Northcutt got a lot of press attention in 1968 and thereafter as the “lithesome blonde” who sported miniskirts even while she held her own among the nerdy NASA engineers. In later years, after earning a law degree, she actively worked with the National Organization for Women to defend women’s rights. Is it your sense that she was a feminist from day one or did her consciousness evolve on women’s issues?
She’s said that her time at NASA was her consciousness raising and the play tracks that evolution. She didn’t want any woman to ever have to be the only woman again, so she got involved. She was very honest about using what we’d now probably call her privilege. She figured she had a good income, she was prominent, she wasn’t going to be fired, so she could safely put herself out there for women for whom activism was risky, but who needed the progress the women’s movement promised. I love that.
In your script you include many specific references to artifacts of the time – chairs, computer screens, lamps. How important are these elements to establishing the context for the world Northcutt inhabited?
It’s a very visual play. As I said, it started with an image, it repeats that image and builds in more. I see just a few iconic items on stage, and I’ve tried to activate them: the swivel chairs, for example, produce a kind of dance. In addition to establishing the world, for me these items are a clue to the theatricality, it’s a memory play and a non-naturalistic play, and picking a few iconic items and images lets me pull ideas into focus. At some point I started inserting pictures of objects into the text on the page: “it looks like this.” Having them right there inspired me, once I could see the chair or the lamp I could inhabit what was happening around it. Then I decided I wanted EVERY reader to see them. It put me right in it, wouldn’t it be the same for others? I had such a great time writing this play, I felt freer than I ever had before, so I just figured, why not, and I loved how it made my page come alive.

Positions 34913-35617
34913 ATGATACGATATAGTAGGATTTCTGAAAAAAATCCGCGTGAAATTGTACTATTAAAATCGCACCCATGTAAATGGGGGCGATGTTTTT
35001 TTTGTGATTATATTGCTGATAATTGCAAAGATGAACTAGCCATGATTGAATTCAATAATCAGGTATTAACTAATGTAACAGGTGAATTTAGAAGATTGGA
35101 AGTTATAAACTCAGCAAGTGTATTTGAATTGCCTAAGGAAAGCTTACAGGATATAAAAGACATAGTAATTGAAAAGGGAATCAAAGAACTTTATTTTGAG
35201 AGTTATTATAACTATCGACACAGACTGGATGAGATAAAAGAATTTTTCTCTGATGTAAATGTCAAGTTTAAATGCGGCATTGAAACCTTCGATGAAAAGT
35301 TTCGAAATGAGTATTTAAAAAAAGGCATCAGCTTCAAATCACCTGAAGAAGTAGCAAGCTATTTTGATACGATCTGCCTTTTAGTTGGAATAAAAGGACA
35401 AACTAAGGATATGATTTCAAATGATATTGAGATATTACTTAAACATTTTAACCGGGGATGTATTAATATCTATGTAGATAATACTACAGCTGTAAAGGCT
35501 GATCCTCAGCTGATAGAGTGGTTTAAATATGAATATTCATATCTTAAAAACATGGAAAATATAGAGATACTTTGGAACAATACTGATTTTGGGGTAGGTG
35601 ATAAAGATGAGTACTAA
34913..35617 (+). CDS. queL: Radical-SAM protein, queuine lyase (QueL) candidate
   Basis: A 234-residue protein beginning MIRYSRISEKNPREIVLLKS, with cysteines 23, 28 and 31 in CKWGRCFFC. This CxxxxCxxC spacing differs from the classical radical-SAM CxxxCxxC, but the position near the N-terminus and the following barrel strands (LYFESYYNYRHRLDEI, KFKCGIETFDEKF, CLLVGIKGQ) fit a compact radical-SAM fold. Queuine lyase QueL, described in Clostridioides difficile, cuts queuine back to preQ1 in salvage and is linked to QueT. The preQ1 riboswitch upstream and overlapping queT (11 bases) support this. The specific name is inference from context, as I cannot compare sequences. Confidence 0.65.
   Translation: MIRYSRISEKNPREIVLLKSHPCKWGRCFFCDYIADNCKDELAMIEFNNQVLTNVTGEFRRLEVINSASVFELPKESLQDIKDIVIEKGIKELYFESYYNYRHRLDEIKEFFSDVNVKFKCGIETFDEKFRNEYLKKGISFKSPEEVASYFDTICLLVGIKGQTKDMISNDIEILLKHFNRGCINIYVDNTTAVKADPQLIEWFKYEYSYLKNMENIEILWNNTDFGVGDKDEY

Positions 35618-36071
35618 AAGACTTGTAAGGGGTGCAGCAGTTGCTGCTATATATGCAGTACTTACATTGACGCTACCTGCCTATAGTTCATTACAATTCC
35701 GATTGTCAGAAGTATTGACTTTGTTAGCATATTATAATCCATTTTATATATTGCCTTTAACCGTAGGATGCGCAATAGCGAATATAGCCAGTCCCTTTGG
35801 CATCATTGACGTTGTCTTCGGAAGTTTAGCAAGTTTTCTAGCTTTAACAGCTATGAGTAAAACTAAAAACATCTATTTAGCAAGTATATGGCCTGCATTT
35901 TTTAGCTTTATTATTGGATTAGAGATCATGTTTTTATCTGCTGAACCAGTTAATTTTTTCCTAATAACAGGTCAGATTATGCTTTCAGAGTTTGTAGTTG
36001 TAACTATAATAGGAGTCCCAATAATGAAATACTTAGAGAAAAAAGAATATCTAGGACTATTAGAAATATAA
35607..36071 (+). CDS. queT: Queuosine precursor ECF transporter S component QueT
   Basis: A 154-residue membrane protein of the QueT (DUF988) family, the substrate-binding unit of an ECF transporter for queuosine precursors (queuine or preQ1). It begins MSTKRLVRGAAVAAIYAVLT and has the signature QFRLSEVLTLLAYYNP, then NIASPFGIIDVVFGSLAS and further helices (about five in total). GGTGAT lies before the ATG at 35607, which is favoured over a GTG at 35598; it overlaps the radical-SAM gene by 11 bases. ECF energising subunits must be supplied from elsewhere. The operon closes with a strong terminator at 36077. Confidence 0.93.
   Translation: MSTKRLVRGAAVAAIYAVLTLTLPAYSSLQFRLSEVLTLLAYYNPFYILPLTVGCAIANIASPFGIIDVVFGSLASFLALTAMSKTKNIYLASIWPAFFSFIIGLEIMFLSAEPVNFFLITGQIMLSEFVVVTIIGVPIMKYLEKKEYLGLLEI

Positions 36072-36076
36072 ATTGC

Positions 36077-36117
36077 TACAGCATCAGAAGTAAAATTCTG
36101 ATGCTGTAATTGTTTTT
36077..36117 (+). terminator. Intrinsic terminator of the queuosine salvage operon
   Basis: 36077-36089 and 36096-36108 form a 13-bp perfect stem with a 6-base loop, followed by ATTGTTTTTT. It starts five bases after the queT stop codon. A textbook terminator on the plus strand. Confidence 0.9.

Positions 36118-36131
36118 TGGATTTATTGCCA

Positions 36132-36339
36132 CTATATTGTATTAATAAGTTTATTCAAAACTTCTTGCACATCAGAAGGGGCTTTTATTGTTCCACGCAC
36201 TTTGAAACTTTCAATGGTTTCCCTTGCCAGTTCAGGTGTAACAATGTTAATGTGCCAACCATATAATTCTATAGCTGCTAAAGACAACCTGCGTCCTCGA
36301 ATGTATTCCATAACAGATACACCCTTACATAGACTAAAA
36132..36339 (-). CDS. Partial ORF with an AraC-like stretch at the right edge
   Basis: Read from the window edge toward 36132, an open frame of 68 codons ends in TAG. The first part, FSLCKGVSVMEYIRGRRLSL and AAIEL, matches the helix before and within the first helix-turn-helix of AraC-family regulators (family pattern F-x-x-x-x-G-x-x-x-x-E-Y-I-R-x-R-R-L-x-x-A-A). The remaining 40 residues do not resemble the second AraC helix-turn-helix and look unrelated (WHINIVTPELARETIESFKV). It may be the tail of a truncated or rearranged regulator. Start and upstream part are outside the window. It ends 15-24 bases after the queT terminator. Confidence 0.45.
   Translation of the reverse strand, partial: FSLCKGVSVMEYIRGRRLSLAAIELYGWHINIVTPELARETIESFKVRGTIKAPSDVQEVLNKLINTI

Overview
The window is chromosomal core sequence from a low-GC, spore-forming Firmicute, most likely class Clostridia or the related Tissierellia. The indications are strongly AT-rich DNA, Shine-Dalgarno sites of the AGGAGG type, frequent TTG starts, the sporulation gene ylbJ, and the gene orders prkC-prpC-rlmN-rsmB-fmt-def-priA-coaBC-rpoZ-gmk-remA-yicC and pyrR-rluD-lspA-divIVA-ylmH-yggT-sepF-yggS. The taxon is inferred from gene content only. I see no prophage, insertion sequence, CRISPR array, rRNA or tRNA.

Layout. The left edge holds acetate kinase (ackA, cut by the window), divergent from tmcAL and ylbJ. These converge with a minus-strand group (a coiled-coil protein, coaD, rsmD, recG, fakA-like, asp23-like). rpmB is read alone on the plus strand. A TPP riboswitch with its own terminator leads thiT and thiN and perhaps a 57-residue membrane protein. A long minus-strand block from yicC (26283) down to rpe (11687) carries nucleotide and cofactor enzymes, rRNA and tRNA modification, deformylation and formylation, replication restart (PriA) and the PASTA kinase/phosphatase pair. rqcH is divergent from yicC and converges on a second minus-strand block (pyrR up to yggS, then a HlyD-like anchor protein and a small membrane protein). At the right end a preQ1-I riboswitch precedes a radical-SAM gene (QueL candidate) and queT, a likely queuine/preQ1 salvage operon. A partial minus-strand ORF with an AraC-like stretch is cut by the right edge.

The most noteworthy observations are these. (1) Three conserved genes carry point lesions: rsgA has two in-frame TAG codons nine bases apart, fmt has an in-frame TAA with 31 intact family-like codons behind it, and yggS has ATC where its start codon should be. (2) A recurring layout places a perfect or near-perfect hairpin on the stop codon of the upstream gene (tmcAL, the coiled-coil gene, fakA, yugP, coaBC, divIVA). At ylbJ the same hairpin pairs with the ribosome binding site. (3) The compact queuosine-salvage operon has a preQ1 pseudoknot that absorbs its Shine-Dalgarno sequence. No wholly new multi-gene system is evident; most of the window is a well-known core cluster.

Sound and music, especially jazz, play a significant role in the play. Will the workshop be doing anything special with sound?
Space and the ‘60s are both so sonically cool. The sounds, specifically integrated with the text, also assist the spare and iconic theatricality I’m looking for. It was amazing, and frankly just the right move, for the EST folks to invite me to include sound design in this workshop. Sound designer Kate Marvin and I got together in September to play around with some of the bigger sound moments in the play (well, more than we expected to, once we got going we just wanted to have at more of ‘em!). We had such a great time. There’s a big dream of sound in this text, I just heard soundscape throughout when I was writing it, sometimes it’s something literal and existing, and sometimes in stage directions I tried to articulate the FEELING or the acceleration or emotional underpinning the sound should convey. What Kate came up with, the sounds we explored together and then she constructed into sequences, concurred with and often improved on what I’d been dreaming. There’s one spot where I’d tried to describe the feeling of a piece of music in words, and she showed up with the exact piece I’d been thinking about! Plus mainly we giggled. Including when we came in to play Linsay and Graeme what we’d been up to. And now, being in this workshop week with Kate’s work to play with and for the actors to respond to… it really is an essential element, it’s illuminating and is punctuating the play just as intended, and it’s just really exciting.